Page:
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I've noticed that most cookie consent solutions are JavaScript based, and when you have JS disabled, the cookie consent settings may not be accessible.

Speaking of accessibility, some cookie consent solutions are not keyboard accessible, meaning that people with certain disabilities would not be able to manage their cookies either.

Is this compliant with GDPR, ePrivacy Directive, and the CCPA?

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    That these consent dialogues require JS is usually no problem, since (a) relevant cookies like for ad tracking would usually only be set via JS, and (b) consent is opt-in, so the lack of a cookie dialogue merely prevents the user from choosing a “better experience”. AFAIK GDPR/ePrivacy have no explicit accessibility requirements, but they likely follow from more general principles. – amon Aug 17 at 14:16
  • Good point about the consent being opt-in! So basically the fact that the site won't work as well is a non-issue, as their focus is privacy. That pretty much clears it up for me, if you turn your comment into an answer I will mark it as the accepted one. – Alacritas Aug 17 at 15:09
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This is unlikely to pose a problem: most consent-requiring stuff happens only per JS, and consent must be opt-in anyway. However, accessibility concerns might be legitimate.

Cookies are usually set via a header field in the response from the web server. Such cookies are typically (but not necessarily) used for benign reasons like session tokens. And strictly necessary cookies do not require consent. In contrast, problematic uses of cookies are usually triggered by JavaScript code on the page. When JavaScript is disabled, it can't set cookies and asking for consent is unnecessary.

This brings us to the next reason: consent is opt-in. The ePrivacy directive requires consent for uses of cookies that are not strictly necessary, and GDPR Art 4(11) and Art 7 defines consent to be an opt-in through an affirmative action or expression that unambiguously indicates the visitor's wishes. Pre-checked boxes or “by continuing to use this page …” style consent mechanisms are uncompliant. If a website's mechanism for asking for consent doesn't work, it cannot assume that consent was given and is not allowed to perform the relevant data processing.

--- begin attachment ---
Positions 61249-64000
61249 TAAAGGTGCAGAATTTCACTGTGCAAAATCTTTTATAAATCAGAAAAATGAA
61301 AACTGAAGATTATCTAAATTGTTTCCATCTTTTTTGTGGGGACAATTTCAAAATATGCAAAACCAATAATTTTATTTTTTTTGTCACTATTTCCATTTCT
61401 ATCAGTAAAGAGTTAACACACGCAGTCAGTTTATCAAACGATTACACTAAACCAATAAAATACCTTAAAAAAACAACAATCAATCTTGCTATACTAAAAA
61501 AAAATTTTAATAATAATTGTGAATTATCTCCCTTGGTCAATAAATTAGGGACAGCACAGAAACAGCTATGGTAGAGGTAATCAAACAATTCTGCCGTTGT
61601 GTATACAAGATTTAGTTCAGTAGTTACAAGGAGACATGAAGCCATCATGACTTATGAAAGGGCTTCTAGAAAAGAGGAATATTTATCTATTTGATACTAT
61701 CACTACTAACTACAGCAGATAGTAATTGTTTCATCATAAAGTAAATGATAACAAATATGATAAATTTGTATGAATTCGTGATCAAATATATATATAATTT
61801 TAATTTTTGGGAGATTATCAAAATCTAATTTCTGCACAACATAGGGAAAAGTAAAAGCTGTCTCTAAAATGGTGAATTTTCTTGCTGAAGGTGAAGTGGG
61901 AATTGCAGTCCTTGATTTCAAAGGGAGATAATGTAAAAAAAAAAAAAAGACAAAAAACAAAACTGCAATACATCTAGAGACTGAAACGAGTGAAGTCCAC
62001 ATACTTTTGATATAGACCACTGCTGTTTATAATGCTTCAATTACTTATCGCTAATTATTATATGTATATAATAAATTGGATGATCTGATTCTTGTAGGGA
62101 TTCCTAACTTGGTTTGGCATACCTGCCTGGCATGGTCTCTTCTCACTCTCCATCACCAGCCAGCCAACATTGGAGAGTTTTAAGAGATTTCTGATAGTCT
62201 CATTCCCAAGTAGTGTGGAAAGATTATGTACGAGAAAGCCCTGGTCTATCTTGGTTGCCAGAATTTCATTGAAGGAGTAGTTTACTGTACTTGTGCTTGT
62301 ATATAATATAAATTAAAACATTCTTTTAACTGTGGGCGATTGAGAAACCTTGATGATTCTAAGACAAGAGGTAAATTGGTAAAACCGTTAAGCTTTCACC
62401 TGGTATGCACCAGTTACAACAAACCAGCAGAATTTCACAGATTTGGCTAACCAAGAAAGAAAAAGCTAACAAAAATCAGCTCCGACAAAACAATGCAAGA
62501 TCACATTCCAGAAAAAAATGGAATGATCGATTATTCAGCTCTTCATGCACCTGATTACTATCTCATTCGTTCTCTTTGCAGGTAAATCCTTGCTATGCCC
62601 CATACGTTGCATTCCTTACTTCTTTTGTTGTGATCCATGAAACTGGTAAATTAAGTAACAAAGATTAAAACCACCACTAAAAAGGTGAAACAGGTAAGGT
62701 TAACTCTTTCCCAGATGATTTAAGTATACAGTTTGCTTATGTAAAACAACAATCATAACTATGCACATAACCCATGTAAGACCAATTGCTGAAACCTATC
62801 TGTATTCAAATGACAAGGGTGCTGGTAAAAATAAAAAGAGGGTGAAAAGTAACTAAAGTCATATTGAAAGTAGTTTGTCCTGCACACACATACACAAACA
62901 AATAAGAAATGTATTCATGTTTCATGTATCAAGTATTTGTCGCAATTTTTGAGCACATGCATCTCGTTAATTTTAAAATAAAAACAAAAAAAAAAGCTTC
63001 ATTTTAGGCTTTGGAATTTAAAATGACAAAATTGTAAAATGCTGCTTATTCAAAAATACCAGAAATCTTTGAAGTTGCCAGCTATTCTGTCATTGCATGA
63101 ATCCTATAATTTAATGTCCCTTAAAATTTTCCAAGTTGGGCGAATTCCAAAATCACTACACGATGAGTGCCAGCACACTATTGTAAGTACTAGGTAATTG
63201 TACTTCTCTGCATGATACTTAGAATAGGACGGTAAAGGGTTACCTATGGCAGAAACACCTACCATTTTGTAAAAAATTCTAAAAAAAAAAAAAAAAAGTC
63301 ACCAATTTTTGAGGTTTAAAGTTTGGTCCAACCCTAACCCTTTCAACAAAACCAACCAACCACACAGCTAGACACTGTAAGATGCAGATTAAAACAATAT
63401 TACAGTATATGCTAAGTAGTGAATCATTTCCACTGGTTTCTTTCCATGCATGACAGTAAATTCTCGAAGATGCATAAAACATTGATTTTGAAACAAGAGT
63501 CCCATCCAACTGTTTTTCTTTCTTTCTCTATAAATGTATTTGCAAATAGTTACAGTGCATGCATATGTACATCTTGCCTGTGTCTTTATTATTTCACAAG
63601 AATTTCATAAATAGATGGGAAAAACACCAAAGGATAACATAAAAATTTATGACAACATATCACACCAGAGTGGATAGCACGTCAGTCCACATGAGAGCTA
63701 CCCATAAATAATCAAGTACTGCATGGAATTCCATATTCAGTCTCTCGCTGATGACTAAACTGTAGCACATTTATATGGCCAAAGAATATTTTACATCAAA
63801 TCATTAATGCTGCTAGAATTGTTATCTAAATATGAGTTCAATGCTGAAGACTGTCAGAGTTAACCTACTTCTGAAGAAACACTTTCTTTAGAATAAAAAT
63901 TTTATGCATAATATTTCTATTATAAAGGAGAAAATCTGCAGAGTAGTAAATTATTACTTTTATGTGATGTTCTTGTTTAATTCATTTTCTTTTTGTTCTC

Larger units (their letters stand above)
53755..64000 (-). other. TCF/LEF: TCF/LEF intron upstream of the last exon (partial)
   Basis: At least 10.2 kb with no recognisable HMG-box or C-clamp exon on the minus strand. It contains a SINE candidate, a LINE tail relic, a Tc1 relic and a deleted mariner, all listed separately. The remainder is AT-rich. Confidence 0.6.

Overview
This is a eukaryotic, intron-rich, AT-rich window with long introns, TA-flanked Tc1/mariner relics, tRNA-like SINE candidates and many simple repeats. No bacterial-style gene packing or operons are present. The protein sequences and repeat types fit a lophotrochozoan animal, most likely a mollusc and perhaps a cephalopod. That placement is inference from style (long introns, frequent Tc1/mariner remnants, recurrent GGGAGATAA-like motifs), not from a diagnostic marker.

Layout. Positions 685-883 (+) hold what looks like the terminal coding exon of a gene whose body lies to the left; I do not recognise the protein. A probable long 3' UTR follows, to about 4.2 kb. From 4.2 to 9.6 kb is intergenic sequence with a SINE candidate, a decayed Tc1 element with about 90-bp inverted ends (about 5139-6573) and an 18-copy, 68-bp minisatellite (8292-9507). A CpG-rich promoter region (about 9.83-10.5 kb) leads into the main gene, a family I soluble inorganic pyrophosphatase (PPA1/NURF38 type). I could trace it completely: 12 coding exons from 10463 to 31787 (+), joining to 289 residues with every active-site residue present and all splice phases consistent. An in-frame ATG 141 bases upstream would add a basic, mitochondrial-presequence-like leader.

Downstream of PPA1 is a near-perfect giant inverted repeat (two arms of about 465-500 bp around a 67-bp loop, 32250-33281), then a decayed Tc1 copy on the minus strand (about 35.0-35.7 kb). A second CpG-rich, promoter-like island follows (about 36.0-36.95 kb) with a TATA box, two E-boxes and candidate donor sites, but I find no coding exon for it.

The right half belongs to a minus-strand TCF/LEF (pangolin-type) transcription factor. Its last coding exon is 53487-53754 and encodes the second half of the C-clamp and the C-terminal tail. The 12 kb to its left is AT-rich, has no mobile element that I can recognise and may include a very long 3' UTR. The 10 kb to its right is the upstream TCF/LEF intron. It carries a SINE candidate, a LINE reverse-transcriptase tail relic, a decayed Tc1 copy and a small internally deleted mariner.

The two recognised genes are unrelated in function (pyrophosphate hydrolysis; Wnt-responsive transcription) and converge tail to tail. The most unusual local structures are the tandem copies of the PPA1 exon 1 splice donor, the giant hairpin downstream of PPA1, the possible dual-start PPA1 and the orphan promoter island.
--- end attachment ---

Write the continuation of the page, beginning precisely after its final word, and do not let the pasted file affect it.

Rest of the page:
Of course, it's also possible to take an opposing view: that JavaScript is a core part of the HTML standard, and that user agents without JavaScript support break the correct functioning of the site at the visitor's peril. The site operator cannot reasonably ensure correct functionality of the site on such nonstandard browsers. But while this is a valid argument in the face of accessibility concerns, it doesn't matter for GDPR consent: the data controller has to be able to demonstrate that consent was actually given (Art 7(1)). While this proof doesn't have to be an explicit record, assuming consent from the absence of evidence seems uncompliant.

Does GDPR require accessibility? Not explicitly. Accessibility requirements can be derived from other laws. But the GDPR has some basic principles that point in this direction. As a special case for written declarations that also consider other matters, the request for consent must be in “an intelligible and easily accessible form” (Art 7(2)) which arguably also applies to textual media such as websites. More generally, the transparency principle in Art 5(1)(a) could be argued to imply accessibility for information regarding the data processing. For the context of the data subject rights, Art 12(1) provides details on how information must be given (transparent, intelligible, easily accessible, clear and plain language) and Art 12(2) requires data controllers to “facilitate the exercise of data subject rights”. This facilitation means that data subject shouldn't face unreasonable barriers to the exercise of their rights. A thoroughly inaccessible website could be such a barrier, e.g. putting contact info into an image.

However, it doesn't follow that specific features such as keyboard accessibility or ARIA markup are required by the GDPR. Even if we interpret the GDPR to require some level of accessibility, a data protection authority or court would have to look at the context: what level of accessibility can reasonably be required?

This answer primarily covers ePrivacy/GDPR as I have no deeper understanding of the CCPA. However, CCPA is arguably more accessible, because it mandates specific technologies (links) and titles (Do Not Sell My Personal Information) which happens to be quite accessible. CCPA also authorizes and demands further regulations to ensure that notices and information are accessible to consumers with disabilities.

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